Safari Nation (2020) opens new lines of inquiry in the study of national parks in Africa and the rest of the world. The Kruger National Park is South Africa’s most iconic nature reserve, renowned for its rich flora and fauna. According to author Jacob Dlamini, there is another side to the park, a social history neglected by scholars and popular writers alike in which blacks (meaning Africans, Coloureds, and Indians) occupy center stage. Safari Nation details the ways in which black people devoted energies to conservation and to the park over the course of the twentieth century—engagement that transcends the stock (black) figure of the laborer and the poacher.
By exploring the complex and dynamic ways in which blacks of varying class, racial, religious, and social backgrounds related to the Kruger National Park, and with the help of previously unseen archival photographs, Dlamini’s narrative also sheds new light on how and why Africa’s national parks—often derided by scholars as colonial impositions—survived the end of white rule on the continent. Relying on oral histories, photographs, and archival research, Safari Nation engages both with African historiography and with ongoing debates about the “land question,” democracy, and citizenship in South Africa.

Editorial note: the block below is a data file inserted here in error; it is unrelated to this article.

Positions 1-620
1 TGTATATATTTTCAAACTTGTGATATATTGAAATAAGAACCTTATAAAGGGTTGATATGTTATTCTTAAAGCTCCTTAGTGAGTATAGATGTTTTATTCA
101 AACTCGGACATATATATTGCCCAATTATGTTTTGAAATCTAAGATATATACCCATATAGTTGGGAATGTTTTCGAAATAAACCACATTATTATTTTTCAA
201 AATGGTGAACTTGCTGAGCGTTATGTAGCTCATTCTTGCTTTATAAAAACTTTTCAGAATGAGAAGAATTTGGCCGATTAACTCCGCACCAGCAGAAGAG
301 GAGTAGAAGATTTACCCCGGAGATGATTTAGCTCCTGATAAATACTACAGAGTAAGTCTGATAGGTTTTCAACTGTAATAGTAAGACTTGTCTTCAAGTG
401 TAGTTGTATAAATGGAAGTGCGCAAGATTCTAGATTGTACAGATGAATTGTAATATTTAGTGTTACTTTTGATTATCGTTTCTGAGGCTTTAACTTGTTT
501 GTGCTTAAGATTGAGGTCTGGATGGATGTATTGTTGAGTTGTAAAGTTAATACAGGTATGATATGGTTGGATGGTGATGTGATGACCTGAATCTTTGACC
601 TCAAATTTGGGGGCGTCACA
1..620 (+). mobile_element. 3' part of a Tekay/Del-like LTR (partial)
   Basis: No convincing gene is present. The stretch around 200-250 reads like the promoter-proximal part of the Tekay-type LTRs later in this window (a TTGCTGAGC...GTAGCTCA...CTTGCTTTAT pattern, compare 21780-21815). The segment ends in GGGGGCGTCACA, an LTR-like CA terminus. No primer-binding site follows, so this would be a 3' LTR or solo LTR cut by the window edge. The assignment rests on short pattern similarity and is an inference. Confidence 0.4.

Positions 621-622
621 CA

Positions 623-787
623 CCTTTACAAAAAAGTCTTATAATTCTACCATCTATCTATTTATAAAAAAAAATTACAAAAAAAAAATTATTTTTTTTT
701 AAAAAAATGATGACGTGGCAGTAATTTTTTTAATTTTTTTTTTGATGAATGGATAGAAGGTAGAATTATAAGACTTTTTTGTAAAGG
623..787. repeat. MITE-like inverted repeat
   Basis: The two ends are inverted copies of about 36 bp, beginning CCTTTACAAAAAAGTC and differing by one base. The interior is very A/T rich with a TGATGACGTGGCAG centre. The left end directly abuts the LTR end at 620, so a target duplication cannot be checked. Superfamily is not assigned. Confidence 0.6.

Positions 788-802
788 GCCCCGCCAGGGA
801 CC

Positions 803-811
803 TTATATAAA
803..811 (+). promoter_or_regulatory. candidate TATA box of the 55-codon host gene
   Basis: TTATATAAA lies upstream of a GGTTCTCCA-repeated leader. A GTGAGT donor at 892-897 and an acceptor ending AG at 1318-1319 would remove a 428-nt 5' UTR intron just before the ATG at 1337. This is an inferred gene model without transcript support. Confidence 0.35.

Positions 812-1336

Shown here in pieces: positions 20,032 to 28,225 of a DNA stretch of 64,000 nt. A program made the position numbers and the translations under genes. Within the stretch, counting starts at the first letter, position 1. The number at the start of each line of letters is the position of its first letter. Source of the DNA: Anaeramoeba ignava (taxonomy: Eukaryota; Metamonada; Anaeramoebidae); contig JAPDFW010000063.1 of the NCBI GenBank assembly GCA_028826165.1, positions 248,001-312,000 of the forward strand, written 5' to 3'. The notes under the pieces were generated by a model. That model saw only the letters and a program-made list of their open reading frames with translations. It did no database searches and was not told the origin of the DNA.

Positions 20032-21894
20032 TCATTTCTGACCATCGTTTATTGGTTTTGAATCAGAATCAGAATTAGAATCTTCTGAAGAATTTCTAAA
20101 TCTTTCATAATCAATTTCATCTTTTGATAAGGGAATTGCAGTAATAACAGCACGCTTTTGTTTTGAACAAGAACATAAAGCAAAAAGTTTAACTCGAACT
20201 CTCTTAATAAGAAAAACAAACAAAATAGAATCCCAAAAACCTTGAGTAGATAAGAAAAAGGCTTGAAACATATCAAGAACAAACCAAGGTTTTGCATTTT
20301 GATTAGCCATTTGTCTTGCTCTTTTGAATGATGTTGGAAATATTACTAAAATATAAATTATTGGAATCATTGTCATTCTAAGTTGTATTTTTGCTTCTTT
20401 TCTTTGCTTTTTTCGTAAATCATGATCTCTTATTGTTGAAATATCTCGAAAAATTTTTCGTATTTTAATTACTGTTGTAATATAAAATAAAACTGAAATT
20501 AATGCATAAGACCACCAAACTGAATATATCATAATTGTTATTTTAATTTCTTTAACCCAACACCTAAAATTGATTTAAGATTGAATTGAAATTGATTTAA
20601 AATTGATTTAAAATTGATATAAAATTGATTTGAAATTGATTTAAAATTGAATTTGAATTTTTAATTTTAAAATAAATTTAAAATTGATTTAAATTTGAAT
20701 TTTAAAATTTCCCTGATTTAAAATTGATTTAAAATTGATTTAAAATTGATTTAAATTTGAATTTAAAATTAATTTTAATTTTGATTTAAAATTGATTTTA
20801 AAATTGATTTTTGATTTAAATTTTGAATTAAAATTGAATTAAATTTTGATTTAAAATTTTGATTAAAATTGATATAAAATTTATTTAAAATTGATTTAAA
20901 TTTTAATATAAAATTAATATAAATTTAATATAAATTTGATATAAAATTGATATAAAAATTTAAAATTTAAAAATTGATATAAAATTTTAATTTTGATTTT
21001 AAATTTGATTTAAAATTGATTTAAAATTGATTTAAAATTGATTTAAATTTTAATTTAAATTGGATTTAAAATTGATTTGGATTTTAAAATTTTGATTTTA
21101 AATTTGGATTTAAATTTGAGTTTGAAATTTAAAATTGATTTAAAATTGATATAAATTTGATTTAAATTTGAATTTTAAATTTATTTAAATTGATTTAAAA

About the author:
Jacob Dlamini is a historian of Africa, with an interest in precolonial, colonial and postcolonial African History. He obtained a Ph.D. from Yale University in 2012 and is also a graduate of Wits University in South Africa and Sussex University in England. Jacob held a postdoctoral fellowship at the University of Barcelona, Spain, from November 2011 to April 2015, and was a Visiting Scholar at Harvard University from August 2014 to May 2015. A qualified field guide, Jacob is also interested in comparative and global histories of conservation and national parks. He is the author of two recent monographs: Safari Nation: A Social History of the Kruger National Park (2020) and The Terrorist Album: Apartheid’s Insurgents, Collaborators, and the Security Police (2020).
About the moderator:
Venolia Rabodiba is a PhD student in Anthropology at Stanford University. She studies the instrumentalization of development infrastructure as an object for the promise of political futures after (post)colonialism in Southern Africa, interrogating the redistribution of political responsibility from state institutions to the material world. Venolia is currently a Graduate Research Fellow at Stanford's McCoy Family Center for Ethics in Society. She holds a BA Honours in Geography from the University of the Witwatersrand, Johannesburg.